Pointedly, Burns did not meet with the designated leader of the parallel Government of National Stability (GNS), Fathi Bashagha, and his backers at the Tobruk-based parliament, including Aguila Saleh, the speaker of the parliament. Saleh is a close ally of Haftar who has used his legislative powers to press for greater political and economic concessions to Haftar.
The CIA director’s choice to meet Dbeibeh and not Bashagha indicates that the US is ceasing its recent role as mediator between rival Libyan factions to instead will ally itself with the side that can best serve its interests in the region and beyond.
Some analysts have linked Burns’ visit to the recent extradition of Lockerbie bombing suspects by the GNU. However, the visit seems to be more strategic than merely thanking Dbeibeh for his cooperation on a case from 1988. Indeed, his visit cannot be seen in isolation from the global stand-off between east and west in Ukraine.
Renewed US interest in Libya could be linked to the cards that Libya can play in relation to America’s security and economic competition with Russia and China. For instance, due to its geo-strategic location, Libya could yet be the gateway for US influence in Africa, while at the same time a curb on the economic influence of China and the security influence of Russia. In both aspects, Africa is seen as a fertile but underdeveloped continental market, and the US wants in on it.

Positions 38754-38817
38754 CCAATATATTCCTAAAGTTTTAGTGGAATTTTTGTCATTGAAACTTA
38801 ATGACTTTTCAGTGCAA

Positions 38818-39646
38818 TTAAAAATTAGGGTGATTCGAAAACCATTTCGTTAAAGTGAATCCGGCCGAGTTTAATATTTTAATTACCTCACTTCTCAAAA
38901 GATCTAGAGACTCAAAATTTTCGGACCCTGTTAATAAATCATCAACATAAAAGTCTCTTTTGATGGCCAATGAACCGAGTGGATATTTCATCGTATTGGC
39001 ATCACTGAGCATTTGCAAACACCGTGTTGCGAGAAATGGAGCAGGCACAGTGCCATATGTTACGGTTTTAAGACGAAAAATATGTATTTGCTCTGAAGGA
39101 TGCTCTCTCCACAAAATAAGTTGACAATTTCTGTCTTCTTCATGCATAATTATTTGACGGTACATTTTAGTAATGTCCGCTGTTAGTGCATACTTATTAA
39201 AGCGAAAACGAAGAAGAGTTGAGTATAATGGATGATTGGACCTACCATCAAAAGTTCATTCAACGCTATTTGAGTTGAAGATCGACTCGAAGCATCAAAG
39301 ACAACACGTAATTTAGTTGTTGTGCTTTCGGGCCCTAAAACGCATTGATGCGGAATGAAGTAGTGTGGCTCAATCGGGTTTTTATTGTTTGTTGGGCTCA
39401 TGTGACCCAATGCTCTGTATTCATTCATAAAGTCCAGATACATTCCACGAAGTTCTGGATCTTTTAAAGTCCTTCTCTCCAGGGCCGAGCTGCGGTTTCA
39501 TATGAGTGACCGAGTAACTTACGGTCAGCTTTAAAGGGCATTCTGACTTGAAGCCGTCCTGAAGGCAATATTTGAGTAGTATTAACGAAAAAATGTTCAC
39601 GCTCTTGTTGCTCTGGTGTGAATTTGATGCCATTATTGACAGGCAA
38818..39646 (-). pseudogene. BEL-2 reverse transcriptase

In December, Washington hosted a three-day get-together called the US-Africa Leaders’ Summit. Scores of political leaders from sub-Saharan and North Africa flew in, as did the commissioner of the African Union, to discuss ways to revive US socio-economic partnerships with the continent. At the time, a senior US official said the summit was “rooted in the recognition that Africa is a key geopolitical player and one that is shaping our present and will shape our future”.
Alongside these factors, Libya is swimming in a wealth of fossil fuels. Its top international export is oil, gas, and related products which, in terms of value, is worth 32 times more than Libya’s second biggest export, gold. Moreover, the wells are nowhere near dry. Libya has the highest volume of proven oil reserves in Africa, and the second-highest volume of natural gas in the Mediterranean after Algeria.
Such carbon wealth could well be of interest to the Americans, especially after OPEC+ countries refused to increase oil production to dampen the price hikes caused by Russia’s invasion of Ukraine. Libya, a member of OPEC, produces 1.2 million barrels of crude oil per day, similar to that of wealthy Guld Arab states like Qatar and the United Arab Emirates. Dbeibeh told Burns that he would increase this to three million barrels per day.